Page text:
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How much does EFIS stucco siding effect resale value of a house? How much does it cost to replace?

  • November 06 2010 - Northwest Heights
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Answers (2)

It may indeed affect your home's value.

As NW Home said, there's nothing inherently wrong with the product.  It's been used extensively in Europe since the end of WW II.  However, it's nasty when water intrudes.

Water intrudes because of improper construction of the building envelope, and it usually occurs where systems come together--wall/windows, wall/doors, roof/wall, around belly bands, etc. The installation errors generally are because of incorrect sequencing of pink wrap (or Tyvek), flashing and what's installed (e.g., the window frame).  Sealant (caulk) is crucial, but if the flashing is inproperly installed, mounds of sealant will delay, but not prevent, water intrusion.

Worse, rain screens have not been used for years. The siding--EFIS, fibercement, wood, etc.--was slapped right onto the pink wrap. when water got in, it couldn't get back out.

It's now illegal to use EFIS in Oregon, a decision made in response to the wave of construction defects. Since it failed once it got wet, it was an easier target than, say, making untrained workers illegal. In much of the public's mind, EFIS is the problem, and for that reason, it may have a negative effect on your home's value.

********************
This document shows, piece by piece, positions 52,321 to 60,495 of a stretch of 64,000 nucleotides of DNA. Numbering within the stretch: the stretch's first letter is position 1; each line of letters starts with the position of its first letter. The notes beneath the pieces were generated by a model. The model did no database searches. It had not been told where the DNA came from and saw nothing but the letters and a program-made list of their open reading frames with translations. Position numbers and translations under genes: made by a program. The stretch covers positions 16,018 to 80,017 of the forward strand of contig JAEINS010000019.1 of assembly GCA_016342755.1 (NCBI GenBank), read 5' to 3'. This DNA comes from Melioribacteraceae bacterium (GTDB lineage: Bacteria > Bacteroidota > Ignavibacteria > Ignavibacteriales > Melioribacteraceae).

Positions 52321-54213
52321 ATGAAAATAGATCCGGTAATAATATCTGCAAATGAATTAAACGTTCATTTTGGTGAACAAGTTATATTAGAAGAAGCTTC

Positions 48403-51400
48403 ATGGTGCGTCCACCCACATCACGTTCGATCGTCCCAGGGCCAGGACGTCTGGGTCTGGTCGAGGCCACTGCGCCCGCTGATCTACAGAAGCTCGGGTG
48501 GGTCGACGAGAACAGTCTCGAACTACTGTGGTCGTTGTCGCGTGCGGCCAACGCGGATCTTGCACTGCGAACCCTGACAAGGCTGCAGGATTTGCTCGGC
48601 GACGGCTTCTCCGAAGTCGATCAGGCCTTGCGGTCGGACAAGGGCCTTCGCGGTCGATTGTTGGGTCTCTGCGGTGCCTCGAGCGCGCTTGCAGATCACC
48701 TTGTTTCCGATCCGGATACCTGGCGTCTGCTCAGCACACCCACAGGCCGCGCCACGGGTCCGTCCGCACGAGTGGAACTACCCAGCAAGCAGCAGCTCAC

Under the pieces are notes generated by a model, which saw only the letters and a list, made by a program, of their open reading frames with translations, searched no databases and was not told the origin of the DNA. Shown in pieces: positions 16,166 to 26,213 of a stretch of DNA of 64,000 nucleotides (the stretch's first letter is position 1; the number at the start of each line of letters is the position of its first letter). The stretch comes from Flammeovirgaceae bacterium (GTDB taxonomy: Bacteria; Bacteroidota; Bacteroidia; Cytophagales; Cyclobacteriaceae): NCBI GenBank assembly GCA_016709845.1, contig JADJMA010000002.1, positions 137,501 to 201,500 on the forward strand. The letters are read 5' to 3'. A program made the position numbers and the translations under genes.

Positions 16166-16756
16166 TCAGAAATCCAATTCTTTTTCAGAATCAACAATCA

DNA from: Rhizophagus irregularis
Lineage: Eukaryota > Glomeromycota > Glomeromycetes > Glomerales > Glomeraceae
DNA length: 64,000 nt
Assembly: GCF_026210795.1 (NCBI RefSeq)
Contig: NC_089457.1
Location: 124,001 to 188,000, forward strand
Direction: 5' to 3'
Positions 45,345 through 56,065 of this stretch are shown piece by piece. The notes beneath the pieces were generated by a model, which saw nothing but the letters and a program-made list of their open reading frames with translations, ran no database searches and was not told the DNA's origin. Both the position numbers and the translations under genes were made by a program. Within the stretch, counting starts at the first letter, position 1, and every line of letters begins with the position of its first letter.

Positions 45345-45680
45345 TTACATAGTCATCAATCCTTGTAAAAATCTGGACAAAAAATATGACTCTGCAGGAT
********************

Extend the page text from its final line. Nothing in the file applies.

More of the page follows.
If I were in your situation, I'd find a building envelope contractor (it now takes a special certification) and pay for an invasive inspection.  Depending on the number of places he or she looks at by removing siding and actually seeing if there's damage. This will be several times more expensive than a regular home inspection, but worth it.
  • November 06 2010
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There is no reason to replace it unless the caulking or flashings have failed.
Oh, did I say caulking or flashing?  I thought there was caulking and flashing involved in every single kind of siding installation.
Yes, that's true.  Do you mean that every kind of siding installation can fail?
YES. Siding failure is not limited to the Exterior Finish Insulation Systems alone.  The primary issue of failure is how the penetrations of the siding are detailed.
Replacement cost = the cost of removal & disposal + rot repair + the cost of detailing the penetratioins + installing whatever siding you want replace it with.  Unless the system has failed, you will never return the expense of replacing it.
  • November 06 2010
  • 1Yes

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